When the meat is finished cooking, pour the water out of the cooler. Use your barbecue gloves to prevent burning your hands. Line the interior of the cooler with clean towels, then close the lid again while you wrap the ribs in foil.

Set the wrapped ribs in a disposable aluminum pan, then place them in the cooler. If possible, keep the probe of the internal thermometer in place so you can monitor the temperature throughout the waiting period.

You can leave the ribs in the faux Cambro for 3 to 4 hours. After that, the temperature will start to drop off. The ribs should stay warm for at least 2 hours after that, but they won’t be as hot and fresh as before.

Invest in a Food Warmer

Not surprisingly, the term “faux Cambro” takes its cue from a real company. Cambro Manufacturing makes insulated boxes that are designed to keep foods warm for extended periods of time. They’re popular with caterers, who often need to transport their ingredients to different locations.

Are Cambro insulated boxes better than the makeshift variety? Yes, in that they can maintain a steady temperature and therefore preserve the integrity of the contained ingredients.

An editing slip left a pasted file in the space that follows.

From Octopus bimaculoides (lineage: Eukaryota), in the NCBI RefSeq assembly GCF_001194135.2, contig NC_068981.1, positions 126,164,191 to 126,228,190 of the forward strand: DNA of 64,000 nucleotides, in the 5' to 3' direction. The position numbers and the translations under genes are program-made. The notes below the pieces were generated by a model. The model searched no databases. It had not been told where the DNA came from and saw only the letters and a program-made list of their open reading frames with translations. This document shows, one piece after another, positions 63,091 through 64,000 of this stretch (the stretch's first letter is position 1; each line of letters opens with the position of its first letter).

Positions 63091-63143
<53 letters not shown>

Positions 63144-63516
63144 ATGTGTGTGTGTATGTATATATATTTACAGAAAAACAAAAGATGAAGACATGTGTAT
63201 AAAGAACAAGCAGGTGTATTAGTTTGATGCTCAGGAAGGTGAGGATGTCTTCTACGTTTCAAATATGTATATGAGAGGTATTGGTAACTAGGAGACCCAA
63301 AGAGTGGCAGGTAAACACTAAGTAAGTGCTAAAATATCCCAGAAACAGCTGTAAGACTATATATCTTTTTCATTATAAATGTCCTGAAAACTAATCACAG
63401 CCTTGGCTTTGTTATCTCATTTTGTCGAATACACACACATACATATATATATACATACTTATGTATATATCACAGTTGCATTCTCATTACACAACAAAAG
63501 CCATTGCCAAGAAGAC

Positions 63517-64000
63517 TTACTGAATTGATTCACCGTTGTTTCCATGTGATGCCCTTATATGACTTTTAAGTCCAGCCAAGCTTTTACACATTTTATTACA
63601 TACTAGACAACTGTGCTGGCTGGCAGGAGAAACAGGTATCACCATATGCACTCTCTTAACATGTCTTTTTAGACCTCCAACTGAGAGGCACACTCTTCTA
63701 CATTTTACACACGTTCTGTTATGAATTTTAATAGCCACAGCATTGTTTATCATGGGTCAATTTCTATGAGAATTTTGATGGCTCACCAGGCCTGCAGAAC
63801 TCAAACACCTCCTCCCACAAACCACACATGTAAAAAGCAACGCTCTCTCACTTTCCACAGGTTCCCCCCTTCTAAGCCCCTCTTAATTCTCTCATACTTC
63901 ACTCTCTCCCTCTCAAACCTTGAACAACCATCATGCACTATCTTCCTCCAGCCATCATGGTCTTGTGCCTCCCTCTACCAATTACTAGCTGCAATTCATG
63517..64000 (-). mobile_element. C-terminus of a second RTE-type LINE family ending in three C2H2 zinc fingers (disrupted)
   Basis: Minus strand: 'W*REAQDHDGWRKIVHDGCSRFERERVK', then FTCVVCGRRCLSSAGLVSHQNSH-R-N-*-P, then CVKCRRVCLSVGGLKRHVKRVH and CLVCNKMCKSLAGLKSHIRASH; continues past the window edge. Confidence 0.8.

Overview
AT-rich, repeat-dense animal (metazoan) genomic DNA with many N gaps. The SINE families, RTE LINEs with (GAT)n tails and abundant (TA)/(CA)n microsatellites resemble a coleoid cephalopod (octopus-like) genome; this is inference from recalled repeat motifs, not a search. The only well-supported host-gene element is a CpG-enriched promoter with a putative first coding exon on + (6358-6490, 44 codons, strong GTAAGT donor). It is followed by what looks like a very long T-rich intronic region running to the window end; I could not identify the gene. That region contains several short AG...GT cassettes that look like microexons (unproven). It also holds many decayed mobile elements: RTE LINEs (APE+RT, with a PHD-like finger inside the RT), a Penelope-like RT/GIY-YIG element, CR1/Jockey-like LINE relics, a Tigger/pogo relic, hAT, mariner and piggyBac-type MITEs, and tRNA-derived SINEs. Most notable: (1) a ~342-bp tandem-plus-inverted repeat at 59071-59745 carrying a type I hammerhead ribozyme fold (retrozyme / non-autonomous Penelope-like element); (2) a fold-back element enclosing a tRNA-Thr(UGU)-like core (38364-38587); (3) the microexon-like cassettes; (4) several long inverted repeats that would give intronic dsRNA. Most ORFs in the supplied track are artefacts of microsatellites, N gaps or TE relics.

However, this equipment is too expensive for most amateur pitmasters to consider. Unless you regularly cook large quantities of ribs for hungry crowds, you should be able to rely on the faux Cambro method without any problems.

Turn On The Oven

You have another option when it comes to keeping ribs warm: the oven. Although we prefer to cook ribs on the grill or smoker for maximum flavor, there’s no harm in sticking them in the oven once they’re done.

The only thing you have to remember is that your goal is to maintain the temperature of the ribs, not increase it. You don’t want them to cook past the point you’ve already achieved, or the meat will turn out tough and dry.